The designers of the Closca urban folding helmet have been able to get 434 Kickstarter investors, well surpassing their funding goal of US$45,000 and bringing in more than US$60,000. As a result, the US and EU safety-certified helmet will be delivered to backers in October.
What puts the helmet a head above others, said Closca Design founder Carlos Ferrando, is that it was designed to be both fashionable and compact. While there have been other attempts at creating foldable helmets, Ferrando said he wanted something that didn’t sacrifice safety for fashion. At the same time, he knew that a helmet that didn’t look good wouldn’t be worn by those looking to take a quick spin around town.
“The Closca helmet has born with the aim to make easier the decision to use helmets in cities as important safety products, and therefore increase the number of bikes in cities,” Ferrando told BikeRadar. “The Closca collapsible bike helmets merge fashion and safety in one cool bundle, solving the main restraints for urban cyclists in using helmets.”
The Closca helmet also addresses the issue of where to put a helmet after you’ve ridden to your destination. The compact design enables you to stash it in a backpack, and Ferrando noted that this could make it perfect for use with bike share programs.
The Closca helmet will come in six styles
The helmet meets the EU EN1078 safety standards thanks to its EPP polymer inner shell, which offers excellent impact protection characteristics. The material is able to absorb the energy from a hit while dissipating the impact through its plasticity, preventing it from reaching your head.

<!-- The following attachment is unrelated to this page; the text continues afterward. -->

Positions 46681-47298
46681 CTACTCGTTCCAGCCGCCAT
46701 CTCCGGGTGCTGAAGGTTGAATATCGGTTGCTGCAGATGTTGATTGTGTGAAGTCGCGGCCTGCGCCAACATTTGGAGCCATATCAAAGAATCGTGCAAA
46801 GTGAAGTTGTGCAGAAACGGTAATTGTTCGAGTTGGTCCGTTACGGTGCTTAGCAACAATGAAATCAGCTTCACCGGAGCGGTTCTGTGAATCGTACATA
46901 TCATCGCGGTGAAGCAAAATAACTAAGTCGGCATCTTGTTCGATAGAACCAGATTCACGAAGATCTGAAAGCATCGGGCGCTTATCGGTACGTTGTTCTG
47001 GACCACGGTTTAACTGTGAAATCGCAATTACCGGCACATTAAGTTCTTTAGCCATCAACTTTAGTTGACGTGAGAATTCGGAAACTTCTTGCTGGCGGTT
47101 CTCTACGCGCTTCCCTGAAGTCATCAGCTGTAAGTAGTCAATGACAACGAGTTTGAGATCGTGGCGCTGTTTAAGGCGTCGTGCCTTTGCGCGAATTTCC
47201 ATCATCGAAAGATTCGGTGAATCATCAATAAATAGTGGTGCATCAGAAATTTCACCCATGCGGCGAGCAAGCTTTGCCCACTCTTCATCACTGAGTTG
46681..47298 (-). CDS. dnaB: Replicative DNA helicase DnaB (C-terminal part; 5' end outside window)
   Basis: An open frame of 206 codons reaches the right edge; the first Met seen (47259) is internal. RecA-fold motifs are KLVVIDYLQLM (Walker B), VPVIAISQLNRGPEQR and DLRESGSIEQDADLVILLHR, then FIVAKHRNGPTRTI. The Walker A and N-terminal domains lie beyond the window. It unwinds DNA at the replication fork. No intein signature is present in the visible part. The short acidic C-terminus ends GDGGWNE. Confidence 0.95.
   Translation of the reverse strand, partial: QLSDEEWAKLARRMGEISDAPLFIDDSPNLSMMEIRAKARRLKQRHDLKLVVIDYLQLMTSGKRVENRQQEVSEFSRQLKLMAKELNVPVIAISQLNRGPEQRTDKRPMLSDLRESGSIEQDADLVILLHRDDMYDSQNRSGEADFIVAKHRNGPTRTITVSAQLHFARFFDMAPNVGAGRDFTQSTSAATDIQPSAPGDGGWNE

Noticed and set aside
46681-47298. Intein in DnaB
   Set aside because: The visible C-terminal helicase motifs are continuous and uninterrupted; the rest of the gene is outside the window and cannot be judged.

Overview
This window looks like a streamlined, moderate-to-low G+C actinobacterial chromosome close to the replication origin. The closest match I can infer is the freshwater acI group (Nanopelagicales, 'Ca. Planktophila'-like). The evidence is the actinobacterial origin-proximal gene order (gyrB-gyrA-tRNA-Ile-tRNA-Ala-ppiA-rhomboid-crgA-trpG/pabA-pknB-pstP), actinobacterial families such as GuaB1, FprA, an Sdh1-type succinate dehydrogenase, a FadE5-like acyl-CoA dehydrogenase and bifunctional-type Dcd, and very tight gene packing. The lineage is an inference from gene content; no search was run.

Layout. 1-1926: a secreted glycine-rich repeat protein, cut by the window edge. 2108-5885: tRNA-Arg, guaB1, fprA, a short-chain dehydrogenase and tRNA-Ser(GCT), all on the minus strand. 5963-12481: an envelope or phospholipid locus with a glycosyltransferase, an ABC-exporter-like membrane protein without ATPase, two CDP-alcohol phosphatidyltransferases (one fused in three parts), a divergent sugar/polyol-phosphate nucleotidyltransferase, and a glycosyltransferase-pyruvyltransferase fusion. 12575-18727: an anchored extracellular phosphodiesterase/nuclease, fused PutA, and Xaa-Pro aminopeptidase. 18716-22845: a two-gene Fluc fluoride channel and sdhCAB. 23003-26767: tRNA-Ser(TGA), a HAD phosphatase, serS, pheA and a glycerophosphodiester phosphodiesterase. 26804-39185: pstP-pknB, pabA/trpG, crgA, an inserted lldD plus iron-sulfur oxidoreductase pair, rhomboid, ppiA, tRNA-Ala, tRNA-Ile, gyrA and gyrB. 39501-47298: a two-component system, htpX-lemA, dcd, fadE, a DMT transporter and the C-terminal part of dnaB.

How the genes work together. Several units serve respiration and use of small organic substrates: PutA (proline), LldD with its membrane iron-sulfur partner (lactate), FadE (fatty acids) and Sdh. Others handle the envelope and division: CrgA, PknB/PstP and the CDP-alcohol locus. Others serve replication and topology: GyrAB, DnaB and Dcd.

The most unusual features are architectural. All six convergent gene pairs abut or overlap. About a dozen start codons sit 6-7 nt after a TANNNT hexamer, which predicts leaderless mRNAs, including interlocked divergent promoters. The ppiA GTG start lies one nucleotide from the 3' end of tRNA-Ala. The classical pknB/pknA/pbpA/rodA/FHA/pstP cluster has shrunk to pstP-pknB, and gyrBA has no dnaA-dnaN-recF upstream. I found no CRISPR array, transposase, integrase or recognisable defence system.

“Our helmet has passed all safety tests; we have been able to produce a medium size and get certification for the US and EU,” Ferrando said. “In our opinion, many people who love our product cannot believe how a collapsible helmet can be safer than a conventional one. For shock absorption, using different parts gives better results.
“If you compare the front of any car, it is better to absorb the crash with a flexible structure than rebound with a rigid one; small movement between parts allows a ‘team working’ during a crash.”
On the fashion front, the manufacturers have created six different covers in two different hat/cap styles, including a flat cap and a duckbill. “The helmet has interchangeable covers and an open community to collaborate with users and clothing brands in designing new ones,” Ferrando said. “The product is validated and we are working to obtain large and small sizes and prepare also the certification for Canada and Australia.”